Glenfiddich - 12 years
Gold Medal winner in the 2007 International Wine & Spirit Competition. The Glen Fiddich 12 Year is distinctively fresh and fruity with a hint of pear on the nose. The palate for this single malt is characteristically sweet, with undertones of butterscotch, cream, malt and a hint of oak. It finishes long, smooth and mellow.
Glenmorangie 12 Years The Quinta Ruban
The scent of citrus and ripening peaches is softened by the aroma of vanilla. First, vanilla is detected on the tongue before it ripples along the palate bringing a burst of flowery fruitiness.
About a minute after tasting, you are left with a clean and salving aftertaste with hints of orange and peach
Macallan 12 years
The Macallan brand is synonymous with top-tier Single Malt Scotch, and the unsung hero of their portfolio is their Cask Strength. This malt hails from the Easter Elchies House of Macallan overlooking the River Spey. Like its better-known 18-year-old sibling, the Cask Strength has a sherried finish making it bright, rich and accessible; but this one explodes with caramel, brown sugar, toffee and vanilla so complex and intertwined it drinks like a dessert. It's well balanced on the palate with a sweet, tawny port, cinnamon oatmeal bouquet.
Mount Gay 1703
Named for the year in which the Mount Gay distillery was founded, this premium product of Barbados displays the type of craftsmanship and refinement of flavors that one would expect from the oldest continuously active rum brand in the world. Made from Barbadian sugarcane and coral-filtered water, Mount Gay 1703 goes through both single and continuous distillation processes for increased complexity before being aged for up to 30 years in lightly charred oak Bourbon barrels from Kentucky. The finished product is fruity, but not in a paper-umbrella-adornment way. Rather, the amber-hued rum features banana and candied fruits on the palate that lingered long after the 86-proof nectar warmed your innards.
Pyrat Cask 1623
We learned in grade school that many pirates suffered from scurvy as their less-than-nutritious diets at sea did not contain enough Vitamin C. (That nutrient is usually found in perishable fruits and vegetables that were rarely found on pirate vessels on long journeys.) Perhaps it's coincidence, but Pyrat Cask 1623, named for the Old English word for "pirate," seems like a citrus blast that can cure whatever ails you. Now we're not suggesting that you take an 80-proof shot in the morning in lieu of your Flintstones chewables, but this oh-so-smooth, honeyed, syrupy rum is delightful on the nose, palate and the brain.
Nose: Very light and fresh-smelling. Delicate juniper leads to a savoury and lime cordial-led aroma with an understated floral influence.
Initially pleasingly smooth, but becoming spicier towards the finish. A lighter gin with a little more rose influence than on the nose, but the cucumber is still hidden away. Not what is expected given the marketing. More lime cordial and a good dash of cumin to give a little character which otherwise stays firmly in the easy-going realm.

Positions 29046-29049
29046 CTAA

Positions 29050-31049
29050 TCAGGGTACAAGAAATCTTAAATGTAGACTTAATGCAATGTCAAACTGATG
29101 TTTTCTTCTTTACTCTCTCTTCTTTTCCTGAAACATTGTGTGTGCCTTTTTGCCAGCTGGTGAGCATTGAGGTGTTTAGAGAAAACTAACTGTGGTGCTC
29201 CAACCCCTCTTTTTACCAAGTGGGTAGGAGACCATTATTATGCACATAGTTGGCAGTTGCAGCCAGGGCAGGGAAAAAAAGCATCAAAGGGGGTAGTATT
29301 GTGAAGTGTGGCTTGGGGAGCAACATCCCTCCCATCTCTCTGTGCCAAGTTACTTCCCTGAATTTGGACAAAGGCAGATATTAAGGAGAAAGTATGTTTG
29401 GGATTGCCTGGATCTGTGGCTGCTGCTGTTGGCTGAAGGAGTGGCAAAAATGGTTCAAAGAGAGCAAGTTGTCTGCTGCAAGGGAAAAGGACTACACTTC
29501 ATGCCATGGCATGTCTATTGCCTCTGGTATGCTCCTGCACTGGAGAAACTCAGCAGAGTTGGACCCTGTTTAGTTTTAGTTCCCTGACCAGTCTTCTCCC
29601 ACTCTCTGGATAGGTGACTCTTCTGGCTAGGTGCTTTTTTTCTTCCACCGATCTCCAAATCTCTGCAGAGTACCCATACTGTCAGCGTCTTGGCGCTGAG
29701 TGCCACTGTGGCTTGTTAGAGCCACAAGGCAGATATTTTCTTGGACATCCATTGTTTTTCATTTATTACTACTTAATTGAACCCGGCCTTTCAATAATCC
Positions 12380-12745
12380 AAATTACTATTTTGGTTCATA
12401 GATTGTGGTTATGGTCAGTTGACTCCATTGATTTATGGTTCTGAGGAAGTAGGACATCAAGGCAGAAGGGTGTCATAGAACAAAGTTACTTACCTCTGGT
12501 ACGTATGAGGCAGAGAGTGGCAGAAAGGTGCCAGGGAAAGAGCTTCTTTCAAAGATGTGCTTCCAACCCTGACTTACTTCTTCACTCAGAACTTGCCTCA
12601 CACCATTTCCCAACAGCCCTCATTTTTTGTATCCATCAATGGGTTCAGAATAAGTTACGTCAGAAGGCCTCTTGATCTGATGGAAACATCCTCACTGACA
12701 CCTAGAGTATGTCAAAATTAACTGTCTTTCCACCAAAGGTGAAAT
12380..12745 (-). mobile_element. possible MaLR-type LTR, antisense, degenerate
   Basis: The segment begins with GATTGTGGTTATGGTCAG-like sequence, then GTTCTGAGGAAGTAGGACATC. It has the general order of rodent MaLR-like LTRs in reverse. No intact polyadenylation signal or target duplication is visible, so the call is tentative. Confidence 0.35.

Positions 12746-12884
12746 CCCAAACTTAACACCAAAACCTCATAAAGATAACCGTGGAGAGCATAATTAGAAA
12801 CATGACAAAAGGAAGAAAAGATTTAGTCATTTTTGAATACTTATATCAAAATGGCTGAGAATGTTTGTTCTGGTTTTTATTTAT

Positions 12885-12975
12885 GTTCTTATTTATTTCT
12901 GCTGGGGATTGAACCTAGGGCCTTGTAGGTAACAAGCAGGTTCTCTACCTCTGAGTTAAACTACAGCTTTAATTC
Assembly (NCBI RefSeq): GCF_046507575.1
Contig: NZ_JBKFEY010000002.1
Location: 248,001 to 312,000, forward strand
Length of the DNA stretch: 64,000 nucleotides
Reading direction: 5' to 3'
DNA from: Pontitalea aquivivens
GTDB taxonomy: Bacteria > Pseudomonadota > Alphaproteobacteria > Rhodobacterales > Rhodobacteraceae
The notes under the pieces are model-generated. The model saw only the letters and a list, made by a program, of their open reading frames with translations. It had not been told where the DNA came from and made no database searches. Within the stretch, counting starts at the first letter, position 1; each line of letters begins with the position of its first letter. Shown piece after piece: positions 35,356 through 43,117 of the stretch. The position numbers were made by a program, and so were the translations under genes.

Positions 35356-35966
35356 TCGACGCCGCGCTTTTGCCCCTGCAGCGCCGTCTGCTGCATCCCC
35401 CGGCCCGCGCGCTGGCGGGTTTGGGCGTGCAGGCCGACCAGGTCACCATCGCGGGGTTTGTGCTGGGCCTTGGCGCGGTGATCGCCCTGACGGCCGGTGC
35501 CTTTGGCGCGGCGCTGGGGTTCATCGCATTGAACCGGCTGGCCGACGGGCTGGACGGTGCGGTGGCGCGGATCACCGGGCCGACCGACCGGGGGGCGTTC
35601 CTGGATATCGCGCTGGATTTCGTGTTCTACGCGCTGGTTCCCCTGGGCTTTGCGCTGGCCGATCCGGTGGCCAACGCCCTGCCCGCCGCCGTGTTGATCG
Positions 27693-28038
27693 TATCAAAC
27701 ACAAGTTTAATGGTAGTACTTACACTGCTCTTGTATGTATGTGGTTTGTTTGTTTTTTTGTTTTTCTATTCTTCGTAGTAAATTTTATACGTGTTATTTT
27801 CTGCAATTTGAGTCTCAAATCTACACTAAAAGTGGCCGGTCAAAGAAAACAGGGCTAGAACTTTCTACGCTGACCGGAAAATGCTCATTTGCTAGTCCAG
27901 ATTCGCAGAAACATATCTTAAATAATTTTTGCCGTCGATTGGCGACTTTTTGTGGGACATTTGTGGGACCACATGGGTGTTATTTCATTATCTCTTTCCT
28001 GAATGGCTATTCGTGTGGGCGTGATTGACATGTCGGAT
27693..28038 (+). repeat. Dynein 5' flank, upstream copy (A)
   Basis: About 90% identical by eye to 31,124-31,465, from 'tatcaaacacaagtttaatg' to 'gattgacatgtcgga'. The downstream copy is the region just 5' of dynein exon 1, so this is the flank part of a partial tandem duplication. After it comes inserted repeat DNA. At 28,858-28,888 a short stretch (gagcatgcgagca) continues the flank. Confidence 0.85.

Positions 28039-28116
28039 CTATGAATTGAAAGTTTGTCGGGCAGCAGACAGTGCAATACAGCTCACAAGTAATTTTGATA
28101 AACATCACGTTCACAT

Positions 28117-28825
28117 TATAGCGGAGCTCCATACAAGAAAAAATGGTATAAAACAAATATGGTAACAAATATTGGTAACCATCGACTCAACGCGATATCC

The Botanist may well be Scotland's finest gin. Its intensely complicated mash bill is a gathering of botanicals from one side of the country to the other, including hawthorn, white clover, red clover, birch leaf, sweet chamomile peel, oris root, wild Islay juniper, elderflower, apple, mint, sage leaf, wood, bog, myrtle, sweet cicely, creeping thistle, peppermint leaf, heather flowers, mugwort leaves, thyme leaf and gorse flower. In all, there are nine of the traditional botanicals and 22 botanicals unique to Scotland. This is a hugely floral gin with the addition of apple, menthol, honey, coconut and a touch of peat bog. The intensity is reminiscent of its sister Islay whiskies. The flavors explode on the palate and the finish is huge, but settles down with a lovely citrus, licorice, menthol and earthy warmth. It's a triumph for gin while remaining uniquely Scottish. Lady’s bedstraw, angelica root, cassia bark, cinnamon bark, coriander seed, juniper berries, lemon peel, licorice root and orange.
Distilled from fine French grapes, Ciroc is vodka of the highest order.
At the heart of this unique vodka are carefully selected grapes grown high in the Gaillac region of France.
Most other vodkas are produced from common starches such as wheat or potatoes. The grapes in Ciroc are hand-selected, from bunches left on the vine for an extended period of ripening.
The juice pressed from Ciroc grapes is cold fermented. Never before has cold-fermentation been used in the making of a luxury vodka.
Finally, Ciroc is then distilled a total of five times - the fifth time using specially-designed, yet traditional copper pot-still methods, ensuring that it is of the highest quality. It is this process that contributes to the refined citrus-like nose, smooth taste experience and crisp, clean finish that is inherent in Ciroc Vodka
The French have never had much use for such prosaic qualities as humility, so it's no wonder they have anointed their biggest-selling vodka as the world's "best tasting." It's that very cocksureness that makes us love them so. And the truth is that any serious conversation about the finest vodkas available should include Grey Goose, if for no other reason than it is one of two brands (the other is Absolut) that propelled the worldwide premium vodka craze. But there is another reason: pure vodka deliciousness.
Reyka comes from Iceland; so does Björk. We dig Björk, so of course we figured we'd best try Reyka. It's great vodka. Clean and markedly smooth, Reyka is produced with glacial water that scientist types have declared "impurity free." That kind of clarity is most mixable, the key attribute of any vodka in this cocktail-crazy world in which we live.